Robin Hardy’s 1973 masterpiece, The Wicker Man, is upon its 30-year anniversary. It is now known as a masterpiece not just of British cinema, but also of the horror genre. The film follows Sergeant Neil Howie, who visits the initially idyllic but isolated island of Summerisle in search of a missing child who the locals claim never existed. Without spoiling too much for those who haven’t seen the original, the locals are not the peaceful residents that they initially seem to be. Instead, they follow an outdated, and sacrificial, folklore to the word.
Though the film was released to mixed reception, it is now regarded as a cult classic and an inspiration to those who follow suit in British cinema. The shame, as with many classic horror films, and with the industry being less original year by year, is that it may only trigger thoughts, to the younger cinema-goers of the 2006 Nicolas Cage remake, which follows Cage’s current canon of awful films and is truly shambolic.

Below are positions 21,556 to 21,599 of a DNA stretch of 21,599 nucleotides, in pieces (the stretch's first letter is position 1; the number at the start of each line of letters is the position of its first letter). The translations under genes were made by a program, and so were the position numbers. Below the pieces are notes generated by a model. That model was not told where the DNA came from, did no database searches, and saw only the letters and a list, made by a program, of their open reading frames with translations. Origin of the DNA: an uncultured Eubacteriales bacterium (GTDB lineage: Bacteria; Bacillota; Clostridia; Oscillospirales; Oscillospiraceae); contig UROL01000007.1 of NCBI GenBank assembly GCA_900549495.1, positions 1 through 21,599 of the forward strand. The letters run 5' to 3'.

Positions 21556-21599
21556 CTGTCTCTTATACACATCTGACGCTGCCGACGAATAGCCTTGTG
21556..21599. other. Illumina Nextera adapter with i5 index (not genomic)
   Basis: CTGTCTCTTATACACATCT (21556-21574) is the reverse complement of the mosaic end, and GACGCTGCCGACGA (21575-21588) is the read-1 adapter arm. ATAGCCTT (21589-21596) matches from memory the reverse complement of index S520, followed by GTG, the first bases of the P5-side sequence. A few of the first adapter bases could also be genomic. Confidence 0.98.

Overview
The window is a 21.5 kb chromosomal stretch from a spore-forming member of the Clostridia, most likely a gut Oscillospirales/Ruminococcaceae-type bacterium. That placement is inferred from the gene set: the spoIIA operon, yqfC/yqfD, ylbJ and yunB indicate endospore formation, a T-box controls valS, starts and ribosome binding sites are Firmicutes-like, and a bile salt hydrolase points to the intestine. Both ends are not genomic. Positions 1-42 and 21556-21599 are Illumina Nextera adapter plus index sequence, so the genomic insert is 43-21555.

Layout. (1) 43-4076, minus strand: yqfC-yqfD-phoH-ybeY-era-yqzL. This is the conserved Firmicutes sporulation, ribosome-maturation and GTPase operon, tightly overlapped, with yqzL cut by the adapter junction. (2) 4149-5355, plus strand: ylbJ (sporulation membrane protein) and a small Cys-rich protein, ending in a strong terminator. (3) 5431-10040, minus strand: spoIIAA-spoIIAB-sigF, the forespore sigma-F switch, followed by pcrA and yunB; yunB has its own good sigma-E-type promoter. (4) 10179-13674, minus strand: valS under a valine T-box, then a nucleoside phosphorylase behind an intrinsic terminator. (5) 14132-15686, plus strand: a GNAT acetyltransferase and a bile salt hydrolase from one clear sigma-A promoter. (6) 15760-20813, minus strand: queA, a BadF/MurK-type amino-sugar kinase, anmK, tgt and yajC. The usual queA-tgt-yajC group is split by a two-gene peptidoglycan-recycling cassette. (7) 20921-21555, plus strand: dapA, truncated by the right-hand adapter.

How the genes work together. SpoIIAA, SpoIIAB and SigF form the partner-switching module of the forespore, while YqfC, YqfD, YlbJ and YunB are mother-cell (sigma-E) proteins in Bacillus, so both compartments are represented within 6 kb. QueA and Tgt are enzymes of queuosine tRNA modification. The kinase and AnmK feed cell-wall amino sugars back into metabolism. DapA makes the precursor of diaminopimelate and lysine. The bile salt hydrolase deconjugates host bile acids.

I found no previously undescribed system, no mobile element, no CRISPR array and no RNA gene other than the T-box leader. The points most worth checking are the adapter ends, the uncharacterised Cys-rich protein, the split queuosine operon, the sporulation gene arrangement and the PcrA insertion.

With brilliant performances from Edward Woodward and horror veteran Christopher Lee, The Wicker Man not only thrills because it is a fantastic horror film, but because it is a breath of fresh air in a market that is over saturated by boring slashers. Hardy’s film is tense, frightening and brings an atmosphere of horror that makes you more uncomfortable than other horror films – you’re not afraid of turning the lights on. In fact, you might want them off, because the film doesn’t make you scared of what’s in the dark, but instead of the people you see in the day.
The film is now regarded as a classic of the 1970s. It has a Fresh rating on Rotten Tomatoes, is ranked in the top 500 movies by Empire magazine, and has spawned a spiritual sequel by Robin Hardy. It is possible that the original will fade into darkness. Yet there is always that hope that it will be remembered, and that thirty years on The Wicker Man is a true classic of the horror genre that we want to see burn on.